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Organisations working within the learning and skills sector face increasing challenges as the UK becomes more diverse and multicultural. Differences are an asset and a diverse learner body and workforce enrich an organisation. However, misunderstandings, negative attitudes, or a lack of awareness, understanding and effective communication can all lead to segregation and underachievement.
Exploring these resources and using and adapting the ideas they suggest will help you to: ensure no learners are isolated or marginalised through language, culture or any other difference that may influence thoughts and actions or form a barrier; work towards eliminating discrimination and harassment; recognise and accommodate learners' individual needs; ensure that all learners have equal access to the curriculum; explore how the 10 pedagogy approaches can promote understanding about inclusion and inclusive practices.
Please note: The term 'inclusion' has been used in most instances, however 'diversity' has also been used when describing actual individual and group differences, particularly relating to cultural diversity.
The skills I will need to ensure my practice is inclusive are the ability to work with colleagues to review the inclusion challenges in my own organisation, the ability to plan sessions that promote active learning and provide assessment opportunities that are accessible to all learners, the ability to develop materials and resources that are accessible to all learners and accommodate their needs and the ability to identify the varying needs of learners and to provide the support or adjustments necessary.
The knowledge I will need to ensure my practice is inclusive understand the range of inclusion challenges for teachers, managers and learners, an understanding of the strategies, tools and pedagogy approaches that support a whole organisation approach to inclusivity, understanding of the materials and resources that enable equal access to learning and assessment and how to adapt them and the understanding of how learners can take responsibility for their own learning.
Teachers need to recognise the impact of using new technologies for learning. Interactive White Boards (also known as 'Smartboard' or 'Promethean' Boards) are touch sensitive and usually designed to be used in conjunction with a computer/ data projector. This technology offers most of the features of a marker-board or chalk-board, an overhead projector and has the additional opportunity to save work that would otherwise be lost, give members of a group copy of their collaborative work, access the Internet for web based material, including film footage and images from across the world, to share with a whole class.
The improvements in 'assistive technologies' particularly communication devices (for example: voice recognition software, and converting text to speech) have increased the opportunity for people with impairment and disability to participate in study programmes.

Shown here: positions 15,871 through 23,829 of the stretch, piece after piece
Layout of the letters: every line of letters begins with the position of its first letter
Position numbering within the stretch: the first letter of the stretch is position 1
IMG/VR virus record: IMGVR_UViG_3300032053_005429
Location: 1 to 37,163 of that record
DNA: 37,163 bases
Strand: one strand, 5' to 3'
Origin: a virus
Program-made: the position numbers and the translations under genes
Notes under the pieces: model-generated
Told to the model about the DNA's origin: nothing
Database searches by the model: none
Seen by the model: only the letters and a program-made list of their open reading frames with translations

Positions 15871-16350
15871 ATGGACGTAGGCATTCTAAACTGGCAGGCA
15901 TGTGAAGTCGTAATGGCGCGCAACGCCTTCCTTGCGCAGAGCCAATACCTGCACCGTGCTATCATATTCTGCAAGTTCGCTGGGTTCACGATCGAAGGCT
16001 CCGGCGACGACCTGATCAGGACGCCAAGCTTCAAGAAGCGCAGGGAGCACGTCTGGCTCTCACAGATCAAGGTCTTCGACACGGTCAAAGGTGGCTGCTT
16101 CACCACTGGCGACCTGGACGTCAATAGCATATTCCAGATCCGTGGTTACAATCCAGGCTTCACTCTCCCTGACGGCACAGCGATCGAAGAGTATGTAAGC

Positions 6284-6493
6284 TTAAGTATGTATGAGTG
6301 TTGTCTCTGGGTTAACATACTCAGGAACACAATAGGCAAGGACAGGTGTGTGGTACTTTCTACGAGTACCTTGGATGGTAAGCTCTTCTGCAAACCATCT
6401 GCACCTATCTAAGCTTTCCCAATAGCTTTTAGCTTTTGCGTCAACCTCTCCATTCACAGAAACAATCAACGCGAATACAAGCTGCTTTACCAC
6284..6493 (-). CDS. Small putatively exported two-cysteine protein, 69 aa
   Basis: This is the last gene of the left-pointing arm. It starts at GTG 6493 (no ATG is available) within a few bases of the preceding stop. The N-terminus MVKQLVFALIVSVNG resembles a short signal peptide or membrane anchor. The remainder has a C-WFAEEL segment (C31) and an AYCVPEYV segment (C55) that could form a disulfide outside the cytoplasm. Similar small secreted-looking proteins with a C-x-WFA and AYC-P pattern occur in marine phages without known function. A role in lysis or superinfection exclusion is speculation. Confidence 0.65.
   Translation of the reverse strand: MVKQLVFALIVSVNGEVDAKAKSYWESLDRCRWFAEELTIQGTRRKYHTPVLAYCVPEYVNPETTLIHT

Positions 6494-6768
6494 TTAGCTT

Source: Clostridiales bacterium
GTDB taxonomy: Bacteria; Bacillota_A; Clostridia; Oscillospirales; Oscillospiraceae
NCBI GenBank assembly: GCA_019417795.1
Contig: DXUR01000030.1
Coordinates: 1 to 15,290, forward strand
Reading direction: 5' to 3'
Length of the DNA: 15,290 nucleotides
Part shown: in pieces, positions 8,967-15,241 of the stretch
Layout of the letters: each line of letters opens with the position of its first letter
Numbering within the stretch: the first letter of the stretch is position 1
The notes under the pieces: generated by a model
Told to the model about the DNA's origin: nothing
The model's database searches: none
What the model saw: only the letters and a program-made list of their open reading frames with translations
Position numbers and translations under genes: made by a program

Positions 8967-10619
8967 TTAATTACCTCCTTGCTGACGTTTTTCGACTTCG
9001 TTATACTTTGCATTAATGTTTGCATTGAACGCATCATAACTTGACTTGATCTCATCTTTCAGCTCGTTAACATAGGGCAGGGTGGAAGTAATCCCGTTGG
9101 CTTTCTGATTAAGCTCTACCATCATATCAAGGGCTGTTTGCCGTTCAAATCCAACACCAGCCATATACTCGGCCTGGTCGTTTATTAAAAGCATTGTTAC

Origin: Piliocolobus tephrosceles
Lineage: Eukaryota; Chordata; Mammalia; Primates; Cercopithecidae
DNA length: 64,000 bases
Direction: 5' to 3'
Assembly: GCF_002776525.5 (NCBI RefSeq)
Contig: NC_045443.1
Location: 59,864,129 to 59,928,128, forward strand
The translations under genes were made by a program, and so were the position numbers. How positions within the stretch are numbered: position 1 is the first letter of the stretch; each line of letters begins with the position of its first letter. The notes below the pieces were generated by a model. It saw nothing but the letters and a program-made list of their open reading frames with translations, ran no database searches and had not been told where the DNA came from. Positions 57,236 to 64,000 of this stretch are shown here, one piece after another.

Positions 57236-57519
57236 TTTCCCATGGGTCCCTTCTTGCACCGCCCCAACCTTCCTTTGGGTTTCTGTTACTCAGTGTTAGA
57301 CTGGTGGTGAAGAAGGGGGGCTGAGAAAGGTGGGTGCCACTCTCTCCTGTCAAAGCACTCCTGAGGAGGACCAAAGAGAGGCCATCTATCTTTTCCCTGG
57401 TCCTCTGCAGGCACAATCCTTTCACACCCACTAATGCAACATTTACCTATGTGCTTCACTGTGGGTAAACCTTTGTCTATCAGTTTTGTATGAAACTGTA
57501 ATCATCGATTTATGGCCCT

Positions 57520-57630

Mobile technologies are increasingly important with reduced amounts of time for face-to-face teaching. Subsequently there are demands upon teachers to develop autonomous learners and the materials for independent study.
Mobile communication technologies offer a portable and individual learning and teaching experience. The learner can access material at a time and place that is convenient to them, and repeat the experience as frequently as they wish. The opportunities to communicate with teachers and colleagues in different ways and in different places increase the likelihood that the learner will stay on programme and complete their course.
Learners are generally adept at using a range of new technologies.
Teachers need to ensure that they at least keep pace with change. The mechanics of Information Communications Technology have become integrated into the (particularly youth) culture. MSN, text messaging and e-mail, Skype and telephone/ video conferencing are well understood. The teacher should integrate this new technology into their planning and interactions with their learners. Why write something down when you can take a photo, or record a learning experience on a mobile phone? Why undertake research by trawling through paper-based material when you can 'Google it'? Why attend a lecture when there is the opportunity to listen to a podcast. Why meet together when you can participate in a webinar, forum or blog.
Social networking sites where groups can be encouraged to communicate in virtual space - sharing information, ideas and keeping in touch with each other and their course organisers. These sites have become increasingly sophisticated in recent times and now offer the opportunity to exclude those who do not have a legitimate reason to access the learning environment. The advantage of a social networking site over a virtual learning environment (vle) attached to a specific website is that you can have both public and restricted access, it can be accessed remotely - away from the local area (school or college for example) also learners can be global rather than geographically restricted.